Kenyon Best Cast.Steel Double Refined

Discussion in 'Forum: Saw Identification and Discussion' started by David, Oct 31, 2017.

  1. David

    David Most Valued Member

    Hello folks,
    While following blind trails around the internet, as is my wont, I came across this saw for sale, with its unique die stamp and a four screw handle. Both features are unusual for a Kenyon and caused me some doubts as to it's authenticity. I emailed Simon Barley who thought it most likely to be real and very uncommon, and worth a bet. So I bought it and show it to you all now to get your thoughts about it. I had misread the die stamp when I first emailed Simon and had told him it read Sheffield rather than Double Refined, since I was only clearly reading the "fi". Now that I have it in hand, I know better.
    The screws have certainly been removed and shifted around before, and one is clearly a replacement. That being the case, I removed the screws and the handle to see if there were more than four holes in the plate which would have caused more doubts. But there were only four and they'd never been enlarged, so I trust the handle is original. However, the blade doesn't quite seem to have the rounder nose that earlier Kenyon hand saws have.
    The earliest dateable four screw saw I have is a Shaw & Marshall, who probably ceased operations in 1828 more or less according to BSSM. And the use of a dot between Cast and Steel seems to cease sometime around 1830 or 1835, I think. But all of these dating methods seem so tentative and uncertain that I remain very unclear about when this might have been made. Knowing that we can't be sure, I still would appreciate hearing what you all think about dating this saw.

    kenyon best full.jpg kenyon best handle front.jpg Kenyon best handle rear.jpg Kenyon best die stamp.jpg
  2. Joe S

    Joe S Most Valued Member

    Hey David
    Nice Saw. Everything I see seems to confirm your probable dates of 1825 -35. If we follow some of Simon's guidelines it would put it around this date. Most notable; all block capital letters, no place of manufacture, dot between cast and steel, double refined c1820, a nice rounded nose and a straight lower horn "all saws c1780-1830". Fasteners probably not original and I wonder about the enlarged second fastener hole if it may have been larger at one time. Medallions were made at that time but I know of no Kenyon saws with that feature. See what others have to say but I think you are spot on and no need for concerns from this observer.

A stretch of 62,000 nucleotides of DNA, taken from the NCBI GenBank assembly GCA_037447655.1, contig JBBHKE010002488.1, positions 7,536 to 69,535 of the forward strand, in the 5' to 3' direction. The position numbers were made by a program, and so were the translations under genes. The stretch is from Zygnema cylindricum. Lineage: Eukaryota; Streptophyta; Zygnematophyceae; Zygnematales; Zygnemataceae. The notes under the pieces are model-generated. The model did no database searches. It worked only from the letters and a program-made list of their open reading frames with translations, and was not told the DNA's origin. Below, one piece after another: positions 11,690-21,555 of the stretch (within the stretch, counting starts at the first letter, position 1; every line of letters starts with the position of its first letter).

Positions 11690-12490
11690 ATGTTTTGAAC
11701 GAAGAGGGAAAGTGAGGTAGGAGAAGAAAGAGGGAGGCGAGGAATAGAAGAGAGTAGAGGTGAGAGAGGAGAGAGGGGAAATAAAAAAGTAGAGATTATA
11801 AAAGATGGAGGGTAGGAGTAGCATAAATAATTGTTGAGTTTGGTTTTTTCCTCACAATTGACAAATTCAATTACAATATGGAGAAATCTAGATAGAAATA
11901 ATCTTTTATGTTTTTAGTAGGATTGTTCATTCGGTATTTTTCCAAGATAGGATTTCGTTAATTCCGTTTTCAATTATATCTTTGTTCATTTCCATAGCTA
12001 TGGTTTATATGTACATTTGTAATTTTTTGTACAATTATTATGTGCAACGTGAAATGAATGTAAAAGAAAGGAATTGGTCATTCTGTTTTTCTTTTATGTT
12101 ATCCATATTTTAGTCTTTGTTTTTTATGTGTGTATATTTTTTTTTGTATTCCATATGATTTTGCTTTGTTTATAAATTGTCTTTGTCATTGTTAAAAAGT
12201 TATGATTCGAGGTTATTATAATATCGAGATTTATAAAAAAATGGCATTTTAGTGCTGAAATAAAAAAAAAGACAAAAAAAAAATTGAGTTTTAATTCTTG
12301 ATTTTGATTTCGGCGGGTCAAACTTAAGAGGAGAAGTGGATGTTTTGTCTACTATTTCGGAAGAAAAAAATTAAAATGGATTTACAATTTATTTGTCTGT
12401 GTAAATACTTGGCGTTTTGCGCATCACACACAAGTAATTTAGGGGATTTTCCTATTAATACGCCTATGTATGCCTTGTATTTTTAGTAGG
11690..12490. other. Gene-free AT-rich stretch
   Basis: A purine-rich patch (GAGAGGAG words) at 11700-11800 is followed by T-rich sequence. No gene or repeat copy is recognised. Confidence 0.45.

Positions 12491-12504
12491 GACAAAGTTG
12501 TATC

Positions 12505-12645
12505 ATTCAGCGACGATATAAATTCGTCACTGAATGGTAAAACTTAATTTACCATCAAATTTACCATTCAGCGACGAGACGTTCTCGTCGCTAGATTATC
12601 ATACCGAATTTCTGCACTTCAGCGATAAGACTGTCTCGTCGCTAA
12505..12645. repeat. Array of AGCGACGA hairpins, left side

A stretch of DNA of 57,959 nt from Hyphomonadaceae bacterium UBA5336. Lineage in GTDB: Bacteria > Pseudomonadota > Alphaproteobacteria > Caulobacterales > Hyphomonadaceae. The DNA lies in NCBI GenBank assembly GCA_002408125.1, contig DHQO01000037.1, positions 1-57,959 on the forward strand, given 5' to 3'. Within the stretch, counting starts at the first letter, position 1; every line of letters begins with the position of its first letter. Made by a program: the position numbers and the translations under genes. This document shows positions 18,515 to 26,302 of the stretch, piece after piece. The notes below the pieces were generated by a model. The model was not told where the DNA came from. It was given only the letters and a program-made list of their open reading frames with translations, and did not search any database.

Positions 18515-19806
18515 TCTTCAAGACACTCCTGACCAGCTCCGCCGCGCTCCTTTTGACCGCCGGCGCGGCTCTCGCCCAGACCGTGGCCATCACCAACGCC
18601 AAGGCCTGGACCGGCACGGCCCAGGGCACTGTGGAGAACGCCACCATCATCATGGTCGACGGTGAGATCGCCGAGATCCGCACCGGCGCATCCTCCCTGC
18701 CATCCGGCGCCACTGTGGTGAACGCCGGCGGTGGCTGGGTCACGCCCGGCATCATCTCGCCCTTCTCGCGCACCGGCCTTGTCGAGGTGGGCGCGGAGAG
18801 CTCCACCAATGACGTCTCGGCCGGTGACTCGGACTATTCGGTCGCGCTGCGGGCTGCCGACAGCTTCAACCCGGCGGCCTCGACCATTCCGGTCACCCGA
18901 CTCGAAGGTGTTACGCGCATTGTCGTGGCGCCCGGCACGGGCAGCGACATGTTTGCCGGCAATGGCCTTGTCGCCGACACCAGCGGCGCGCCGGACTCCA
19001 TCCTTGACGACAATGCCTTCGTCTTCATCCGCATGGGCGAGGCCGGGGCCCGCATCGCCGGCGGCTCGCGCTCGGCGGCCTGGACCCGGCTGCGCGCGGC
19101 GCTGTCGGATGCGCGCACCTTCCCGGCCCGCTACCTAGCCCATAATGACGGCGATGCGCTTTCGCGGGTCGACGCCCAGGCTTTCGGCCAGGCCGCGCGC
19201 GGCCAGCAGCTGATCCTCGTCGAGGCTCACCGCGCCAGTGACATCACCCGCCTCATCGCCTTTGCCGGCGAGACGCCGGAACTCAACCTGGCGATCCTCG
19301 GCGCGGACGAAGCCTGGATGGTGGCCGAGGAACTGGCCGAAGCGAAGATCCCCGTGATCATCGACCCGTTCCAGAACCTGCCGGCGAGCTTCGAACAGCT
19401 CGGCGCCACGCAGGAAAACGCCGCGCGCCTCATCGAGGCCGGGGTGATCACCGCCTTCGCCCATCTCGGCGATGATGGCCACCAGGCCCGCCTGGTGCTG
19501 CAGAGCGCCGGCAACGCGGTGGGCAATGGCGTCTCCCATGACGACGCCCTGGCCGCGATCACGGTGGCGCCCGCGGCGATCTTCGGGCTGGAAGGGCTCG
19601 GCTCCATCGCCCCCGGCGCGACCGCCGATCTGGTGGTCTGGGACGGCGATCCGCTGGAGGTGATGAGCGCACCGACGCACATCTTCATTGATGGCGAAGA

enjoy that one
    Joe S.
  3. Force

    Force Active Member

    Hi David
    That's a great looking saw you got there and I would agree with Joe that date wise 1825-1835 would fit with what I can see.
    The fasteners and the larger second hole probably an historical enigma you may never know the answer to. With the age of the saw there's no reason to say some of the fasteners maybe second replacements, with the possibility of the second hole being drilled out to accept a larger replacement then later in life for whatever reason an original size replacement reinstalled. Just a thought anyway.
    A nice saw in a good age group.
    Well done.
    Cheers Chris
  4. Underthedirt

    Underthedirt Most Valued Member

    Hi David, wow that is a lovely Kenyon! With the four fixings & "Best" cast.steel "Double Refined", perhaps it was a 1st quality line- a cut above the other 2 & 3 bolt plain old cast steel Kenyons? Thanks for sharing, it should feel right at home at your place...:)


  5. David

    David Most Valued Member

    Thanks, folks, for your comments and agreements on possible dating of this saw, which are all helpful and reassuring. I'm of the mind that the larger screw hole was some owners later addition, perhaps to replace a failed screw, but I guess we'll never know, unless we get lucky somehow.
    Mari, I think one of the most interesting thoughts I've had about it is that it presents such an early example of advertising ("Best", "Double Refined"), which are actually pretty meaningless terms but may have helped sales. Advertising as we know it today seems to have come into force in the early 19c, while the first ad agency in the US started in about 1840. So, yes, Kenyon may have intended this saw to be seen as a first quality line, but I doubt that it differs much from any of their other saws. The blade certainly isn't distinguishable by me from others I have.